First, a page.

The main attraction in Rausu in this season is the large number of wintering Steller’s Sea eagles (accompanied by White-tailed Sea eagles), a magnificent sight when the sea is covered by ice floes as it was this year. A couple of sightseeing companies offer boat cruise to nature enthusiasts, allowing great views of the eagles and its supporting cast of gulls with a backdrop of pack ice and mountainous landscape. Depending on weather conditions, a “sunrise” cruise can be available, leaving at 5am so that the stunning sun rise above the volcanoes of Kunashiri island can be experienced. Another main attraction for birdwatchers in Rausu is the rare Blakiston Fish Owl that occurs along the streams of the Shiretoko Peninsula. A small Japanese Inn, Washi no Yado, is feeding the owls with live fish, attracting a pair almost every night. But our stay in Rausu was marked by a severe storm that hit one night, with strong winds and huge snow fall, shutting down Rausu and the surroundings the next morning : electricity, water and phone all cut-off as well as the coastal road… hopefully Japanese are well equipped for this kind of incident, and by noon everything was back to normal. The storm left big scars in the region however, as 8 people found their death, most poisoned by Carbon monoxide inside their stranded vehicle. As there was not much to do for us that day, we simply stayed around the harbor watching birds, and we had the nice surprise to find a male Bufflehead in the midst of a Goldeneye flock, a vagrant duck from North America that occurs very rarely in Asia. When in Rausu in winter, i also like to venture into the mountains with snowshoes, but there was so much fresh snow this year, knee deep at best, that a long hike was just impossible. During my 2 hours stroll is however managed to see 2 pairs of Northern Raven, a rare WInter visitor in Hokkaido.
As my Thai friends were heading back to Kushiro we made a stop at Kiritappu peninsula on the way, a good place for sea birds and sometimes rare winter visitors : a white-phased Gyrfalcon has been reported there earlier this winter but we could not catch a whiff of it. We were however delighted with the long sighting of a playful Sea otter along the cape, feasting on urchins while swimming on its back. Hunting has severely depleted their population on this side of the pacific and they are just starting to recover, with a few individuals visiting the east coast of Hokkaido in winter.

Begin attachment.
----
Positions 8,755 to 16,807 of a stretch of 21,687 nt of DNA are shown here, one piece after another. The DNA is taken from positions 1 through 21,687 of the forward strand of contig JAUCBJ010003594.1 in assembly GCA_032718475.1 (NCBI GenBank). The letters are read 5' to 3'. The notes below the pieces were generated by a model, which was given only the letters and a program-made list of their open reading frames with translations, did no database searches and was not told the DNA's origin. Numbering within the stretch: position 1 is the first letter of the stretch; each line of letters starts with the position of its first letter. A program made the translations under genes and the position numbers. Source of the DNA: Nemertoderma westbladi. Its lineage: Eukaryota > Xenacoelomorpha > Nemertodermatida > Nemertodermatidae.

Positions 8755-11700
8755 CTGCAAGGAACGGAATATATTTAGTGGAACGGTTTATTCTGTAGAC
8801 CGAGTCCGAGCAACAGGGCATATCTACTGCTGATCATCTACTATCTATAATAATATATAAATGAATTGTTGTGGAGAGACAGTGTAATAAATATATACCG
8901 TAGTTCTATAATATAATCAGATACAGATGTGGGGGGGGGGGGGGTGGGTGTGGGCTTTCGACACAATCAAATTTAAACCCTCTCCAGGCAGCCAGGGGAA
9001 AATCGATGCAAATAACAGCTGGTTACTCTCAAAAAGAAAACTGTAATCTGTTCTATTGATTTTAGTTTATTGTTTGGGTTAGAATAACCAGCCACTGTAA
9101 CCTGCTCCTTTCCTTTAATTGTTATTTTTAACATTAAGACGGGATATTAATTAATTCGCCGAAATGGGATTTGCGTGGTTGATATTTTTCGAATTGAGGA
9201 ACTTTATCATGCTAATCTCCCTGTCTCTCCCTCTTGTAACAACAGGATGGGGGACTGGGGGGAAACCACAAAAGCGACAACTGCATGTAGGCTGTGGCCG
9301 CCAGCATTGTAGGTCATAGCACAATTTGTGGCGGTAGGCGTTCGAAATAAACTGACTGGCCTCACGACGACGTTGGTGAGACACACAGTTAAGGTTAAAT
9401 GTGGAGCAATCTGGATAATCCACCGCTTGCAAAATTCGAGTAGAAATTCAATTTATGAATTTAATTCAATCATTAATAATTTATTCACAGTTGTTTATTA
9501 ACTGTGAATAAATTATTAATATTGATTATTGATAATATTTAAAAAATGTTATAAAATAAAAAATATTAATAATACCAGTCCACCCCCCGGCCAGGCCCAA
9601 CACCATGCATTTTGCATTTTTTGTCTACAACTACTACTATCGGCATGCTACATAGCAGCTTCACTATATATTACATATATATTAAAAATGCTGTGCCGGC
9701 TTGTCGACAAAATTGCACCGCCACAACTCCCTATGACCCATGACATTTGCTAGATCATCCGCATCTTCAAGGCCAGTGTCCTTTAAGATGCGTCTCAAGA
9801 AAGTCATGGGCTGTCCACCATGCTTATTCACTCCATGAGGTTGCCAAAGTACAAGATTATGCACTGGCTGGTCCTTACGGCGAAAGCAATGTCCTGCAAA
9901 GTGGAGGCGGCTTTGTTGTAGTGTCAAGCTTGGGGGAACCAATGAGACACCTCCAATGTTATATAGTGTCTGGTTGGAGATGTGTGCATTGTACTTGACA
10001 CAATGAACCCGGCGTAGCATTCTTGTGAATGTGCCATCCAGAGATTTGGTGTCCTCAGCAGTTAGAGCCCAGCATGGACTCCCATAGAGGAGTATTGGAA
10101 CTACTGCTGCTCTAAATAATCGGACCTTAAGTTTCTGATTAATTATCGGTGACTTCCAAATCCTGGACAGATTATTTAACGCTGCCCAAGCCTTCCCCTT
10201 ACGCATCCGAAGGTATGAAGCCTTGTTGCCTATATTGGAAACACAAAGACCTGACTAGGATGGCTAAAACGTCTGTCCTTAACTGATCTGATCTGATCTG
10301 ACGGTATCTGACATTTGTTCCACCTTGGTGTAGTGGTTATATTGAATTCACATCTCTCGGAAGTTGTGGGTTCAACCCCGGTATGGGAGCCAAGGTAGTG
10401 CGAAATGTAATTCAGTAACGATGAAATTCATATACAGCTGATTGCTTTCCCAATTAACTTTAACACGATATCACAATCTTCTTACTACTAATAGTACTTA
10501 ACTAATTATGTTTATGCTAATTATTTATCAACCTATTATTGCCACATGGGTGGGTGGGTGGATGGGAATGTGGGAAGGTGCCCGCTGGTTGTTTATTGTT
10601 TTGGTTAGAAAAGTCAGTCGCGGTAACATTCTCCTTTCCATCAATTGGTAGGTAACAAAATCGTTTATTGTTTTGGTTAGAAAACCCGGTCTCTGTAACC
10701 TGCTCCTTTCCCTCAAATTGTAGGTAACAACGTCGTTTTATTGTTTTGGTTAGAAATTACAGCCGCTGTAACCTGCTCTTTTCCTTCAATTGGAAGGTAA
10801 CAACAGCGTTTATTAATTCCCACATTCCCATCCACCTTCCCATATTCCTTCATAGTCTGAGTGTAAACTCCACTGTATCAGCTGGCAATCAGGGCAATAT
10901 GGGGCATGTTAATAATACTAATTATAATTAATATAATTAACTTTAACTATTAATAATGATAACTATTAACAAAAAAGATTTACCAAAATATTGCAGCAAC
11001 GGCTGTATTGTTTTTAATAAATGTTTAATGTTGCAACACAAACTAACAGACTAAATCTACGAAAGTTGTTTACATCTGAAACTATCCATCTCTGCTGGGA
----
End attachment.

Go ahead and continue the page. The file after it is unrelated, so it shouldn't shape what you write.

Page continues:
My last stop was at Tsurui near Kushiro, where a large flock of Red-crowned cranes gathers in winter. I just had a half-day in hand and i did not get the snowy/windy conditions that i love for taking pictures of those magnificent birds, but as breeding season was about to start some pairs were in display mood, gracing me with the amazing spectacle of their dance. While watching the cranes i bumped into Mark Brazil, THE Japan bird specialist, and he very kindly tipped me for an Ural owl roosting site nearby, which i went on to visit straightaway. After some wait, the bird finally gave me great views when it came out of its hole, preening and stretching before an active night of hunting in the woods.
After the storm, the temperature had started to rise steadily, well above 0 C during the day, and further south around Tokyo it was much warmer, pushing the first migrants on their way north. During the 2 last days i saw the likes of Wigeon, Brent Goose, Japanese Cormorant, Vega Gull, all early sightings, and before boarding the ferry around Tomakomai hundreds of Greater White-fronted Geese were feeding in the fields, their first stop on their way to their arctic breeding grounds. The ferry trip on the way back brought fine views of Rhinoceros Auklet and a large flock of Streaked Shearwaters, feeding in the sea just a few miles off the crippled Fukushima Daiichi nuclear plant.
As i arrived in Tokyo it was 24C and the Sakura tree just outside my house was about to start blooming, calling an end to the Japanese winter.